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10 Countries With The Biggest Gold Reserves




10 Countries With The Highest Gold Reserves

According to the World Gold Council (WGC), 2015’s second half was responsible for the most vigorous purchasing of gold on record.

The combined tons added last year totaled 483 tons globally.

China and Russia were noted to be the most active buyers.

This activity resulted in the second largest yearly amount seen since the 1930s.

As of 2010, a global change began taking place.

Central banks became net buyers of gold rather than net sellers of gold.

The graph below shows this:


The buying does not mean that all top banks have turned to net buyers.

The Bank of Canada, for example, has already liquidated almost all its gold.

The liquidation was accomplished through coin sales.

Venezuela is following close behind to settle national debts.

The majority of central banks worldwide are currently repatriating and accumulating gold.

According to the World Gold Council, 17.8 % of all of the precious metal ever mined is now owned by the combined world central banks.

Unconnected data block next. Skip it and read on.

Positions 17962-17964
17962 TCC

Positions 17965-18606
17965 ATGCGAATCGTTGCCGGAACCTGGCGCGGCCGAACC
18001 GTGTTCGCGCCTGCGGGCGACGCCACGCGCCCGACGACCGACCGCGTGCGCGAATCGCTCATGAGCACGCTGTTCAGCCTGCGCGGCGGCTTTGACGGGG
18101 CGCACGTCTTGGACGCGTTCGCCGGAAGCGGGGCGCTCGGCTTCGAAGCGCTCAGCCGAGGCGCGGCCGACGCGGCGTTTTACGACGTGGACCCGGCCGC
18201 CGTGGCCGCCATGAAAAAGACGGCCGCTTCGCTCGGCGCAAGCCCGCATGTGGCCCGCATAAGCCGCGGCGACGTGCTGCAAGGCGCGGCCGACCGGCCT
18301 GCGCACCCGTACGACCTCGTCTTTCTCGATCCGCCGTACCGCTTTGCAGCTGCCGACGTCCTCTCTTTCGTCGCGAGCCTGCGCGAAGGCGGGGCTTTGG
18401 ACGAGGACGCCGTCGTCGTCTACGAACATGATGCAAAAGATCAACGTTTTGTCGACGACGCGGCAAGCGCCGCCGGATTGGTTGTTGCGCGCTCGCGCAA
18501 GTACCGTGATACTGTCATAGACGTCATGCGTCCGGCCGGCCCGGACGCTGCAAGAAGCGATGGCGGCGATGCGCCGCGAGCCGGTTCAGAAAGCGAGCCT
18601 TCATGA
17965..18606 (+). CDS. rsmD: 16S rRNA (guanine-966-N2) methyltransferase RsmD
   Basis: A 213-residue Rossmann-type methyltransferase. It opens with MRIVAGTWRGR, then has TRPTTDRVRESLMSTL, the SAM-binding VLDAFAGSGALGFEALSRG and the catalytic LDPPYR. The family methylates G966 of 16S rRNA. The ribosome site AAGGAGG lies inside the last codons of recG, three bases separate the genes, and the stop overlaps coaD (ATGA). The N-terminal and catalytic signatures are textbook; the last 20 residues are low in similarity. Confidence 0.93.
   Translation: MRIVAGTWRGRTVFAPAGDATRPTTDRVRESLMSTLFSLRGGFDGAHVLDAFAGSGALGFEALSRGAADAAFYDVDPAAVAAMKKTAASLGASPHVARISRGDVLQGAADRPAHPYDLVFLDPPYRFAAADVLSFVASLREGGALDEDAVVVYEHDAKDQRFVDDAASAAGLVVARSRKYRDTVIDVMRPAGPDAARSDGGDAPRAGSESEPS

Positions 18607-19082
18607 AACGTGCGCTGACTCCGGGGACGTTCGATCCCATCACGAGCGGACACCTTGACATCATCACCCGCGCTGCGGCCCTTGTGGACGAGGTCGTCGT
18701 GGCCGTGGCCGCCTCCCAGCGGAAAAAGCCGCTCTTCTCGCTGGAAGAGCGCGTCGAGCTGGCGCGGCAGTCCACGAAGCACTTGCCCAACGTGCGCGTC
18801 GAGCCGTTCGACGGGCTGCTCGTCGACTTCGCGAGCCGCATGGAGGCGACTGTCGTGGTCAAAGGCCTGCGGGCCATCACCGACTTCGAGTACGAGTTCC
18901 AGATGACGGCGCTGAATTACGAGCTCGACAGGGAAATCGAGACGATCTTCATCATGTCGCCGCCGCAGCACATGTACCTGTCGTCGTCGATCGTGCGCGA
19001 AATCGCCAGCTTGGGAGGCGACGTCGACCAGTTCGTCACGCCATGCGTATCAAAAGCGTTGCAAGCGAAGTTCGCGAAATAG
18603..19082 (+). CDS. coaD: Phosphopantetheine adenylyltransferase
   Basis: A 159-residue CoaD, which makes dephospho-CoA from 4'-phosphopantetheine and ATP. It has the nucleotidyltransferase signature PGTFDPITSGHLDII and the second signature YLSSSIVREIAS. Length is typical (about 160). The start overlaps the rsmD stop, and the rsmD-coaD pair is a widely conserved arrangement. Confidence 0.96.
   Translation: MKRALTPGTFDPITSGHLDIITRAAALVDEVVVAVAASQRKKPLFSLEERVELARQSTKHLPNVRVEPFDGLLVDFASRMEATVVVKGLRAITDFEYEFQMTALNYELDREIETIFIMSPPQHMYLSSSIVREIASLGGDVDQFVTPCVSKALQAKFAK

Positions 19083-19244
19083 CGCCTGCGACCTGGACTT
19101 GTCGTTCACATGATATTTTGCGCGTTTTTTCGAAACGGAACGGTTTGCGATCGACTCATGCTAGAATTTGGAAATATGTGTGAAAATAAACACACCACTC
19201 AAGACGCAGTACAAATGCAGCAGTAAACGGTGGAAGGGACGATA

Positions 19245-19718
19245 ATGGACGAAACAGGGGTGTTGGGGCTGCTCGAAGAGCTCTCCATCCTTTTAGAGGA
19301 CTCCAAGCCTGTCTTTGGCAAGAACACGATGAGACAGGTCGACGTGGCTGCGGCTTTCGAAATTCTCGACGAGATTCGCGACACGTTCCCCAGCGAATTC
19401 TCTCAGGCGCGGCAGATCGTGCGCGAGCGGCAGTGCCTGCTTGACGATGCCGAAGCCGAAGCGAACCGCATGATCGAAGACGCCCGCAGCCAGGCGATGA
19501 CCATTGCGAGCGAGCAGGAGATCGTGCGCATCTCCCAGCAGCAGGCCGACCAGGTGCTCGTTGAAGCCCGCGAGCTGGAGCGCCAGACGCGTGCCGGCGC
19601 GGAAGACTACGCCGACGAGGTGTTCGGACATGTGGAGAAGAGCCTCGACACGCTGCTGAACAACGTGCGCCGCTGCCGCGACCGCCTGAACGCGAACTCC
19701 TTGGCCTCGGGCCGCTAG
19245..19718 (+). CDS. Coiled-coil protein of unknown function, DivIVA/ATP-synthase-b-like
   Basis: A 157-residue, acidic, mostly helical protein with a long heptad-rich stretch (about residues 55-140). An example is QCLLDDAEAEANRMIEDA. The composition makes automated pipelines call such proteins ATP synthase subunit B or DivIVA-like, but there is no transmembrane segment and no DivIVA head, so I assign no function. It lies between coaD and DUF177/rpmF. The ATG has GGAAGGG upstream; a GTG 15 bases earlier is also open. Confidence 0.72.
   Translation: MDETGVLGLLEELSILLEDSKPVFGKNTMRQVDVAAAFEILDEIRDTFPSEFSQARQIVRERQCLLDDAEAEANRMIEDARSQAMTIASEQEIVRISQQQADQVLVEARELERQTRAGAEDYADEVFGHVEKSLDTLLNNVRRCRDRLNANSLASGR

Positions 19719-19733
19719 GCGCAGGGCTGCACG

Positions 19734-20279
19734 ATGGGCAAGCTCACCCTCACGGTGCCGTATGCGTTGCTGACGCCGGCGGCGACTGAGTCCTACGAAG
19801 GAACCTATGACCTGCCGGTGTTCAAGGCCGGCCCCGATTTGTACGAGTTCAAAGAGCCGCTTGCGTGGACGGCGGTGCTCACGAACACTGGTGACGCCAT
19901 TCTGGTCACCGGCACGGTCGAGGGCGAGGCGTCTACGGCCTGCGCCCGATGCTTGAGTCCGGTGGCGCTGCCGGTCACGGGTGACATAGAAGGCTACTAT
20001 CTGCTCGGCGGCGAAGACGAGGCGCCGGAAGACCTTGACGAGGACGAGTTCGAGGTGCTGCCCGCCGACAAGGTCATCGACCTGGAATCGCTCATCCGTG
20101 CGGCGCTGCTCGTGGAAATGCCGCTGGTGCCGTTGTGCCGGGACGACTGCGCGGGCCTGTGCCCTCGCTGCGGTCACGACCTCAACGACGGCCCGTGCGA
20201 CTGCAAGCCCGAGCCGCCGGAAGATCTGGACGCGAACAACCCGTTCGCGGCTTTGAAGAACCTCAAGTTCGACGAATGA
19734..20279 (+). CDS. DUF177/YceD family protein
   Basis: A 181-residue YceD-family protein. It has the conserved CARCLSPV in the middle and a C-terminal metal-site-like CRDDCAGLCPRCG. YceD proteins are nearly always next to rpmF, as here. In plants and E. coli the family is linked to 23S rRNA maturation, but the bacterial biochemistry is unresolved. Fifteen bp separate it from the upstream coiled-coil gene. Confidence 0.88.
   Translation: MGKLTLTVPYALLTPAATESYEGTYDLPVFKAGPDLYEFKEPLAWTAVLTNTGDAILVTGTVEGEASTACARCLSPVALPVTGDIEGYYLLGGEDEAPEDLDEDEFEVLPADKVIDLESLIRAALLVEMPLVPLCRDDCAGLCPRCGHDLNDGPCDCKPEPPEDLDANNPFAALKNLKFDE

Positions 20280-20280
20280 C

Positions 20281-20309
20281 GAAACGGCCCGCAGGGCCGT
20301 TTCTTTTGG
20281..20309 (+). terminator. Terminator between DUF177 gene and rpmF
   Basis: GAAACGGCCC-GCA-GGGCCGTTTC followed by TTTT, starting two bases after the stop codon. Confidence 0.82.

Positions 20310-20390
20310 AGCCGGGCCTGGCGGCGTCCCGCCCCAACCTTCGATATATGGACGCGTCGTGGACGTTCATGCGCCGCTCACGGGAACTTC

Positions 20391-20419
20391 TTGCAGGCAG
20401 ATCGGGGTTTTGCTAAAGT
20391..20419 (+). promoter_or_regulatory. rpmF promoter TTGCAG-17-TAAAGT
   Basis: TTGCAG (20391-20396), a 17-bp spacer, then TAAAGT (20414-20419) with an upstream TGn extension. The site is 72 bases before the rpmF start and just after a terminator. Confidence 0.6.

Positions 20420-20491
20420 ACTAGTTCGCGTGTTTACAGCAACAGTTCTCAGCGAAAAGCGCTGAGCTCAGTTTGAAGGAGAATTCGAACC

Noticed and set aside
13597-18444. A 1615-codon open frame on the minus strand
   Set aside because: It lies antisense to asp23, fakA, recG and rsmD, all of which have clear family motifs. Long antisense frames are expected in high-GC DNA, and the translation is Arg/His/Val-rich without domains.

They are reported to own 32,754 tons as of this month.

Quick schemes for printing money, bond-buying programs, and almost zero interest rates or even interest rates in the negative are on the rise adding to the unconventional monetary policies.

These systems have become more notable since the financial crisis.

The gold-buying trend seems to go along perfectly with this.

It is still unknown if this has been successful or not.

It does seem as though banks are working against policies they set in place, though.

Confidence in the central banks’ capabilities to stop further economic decrease is steadily deflating.

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When it comes to gold reserves, these countries are the top 10:

10. India 

  • Foreign Gold Reserves equate to 6.3 %
  • Tons: 55.7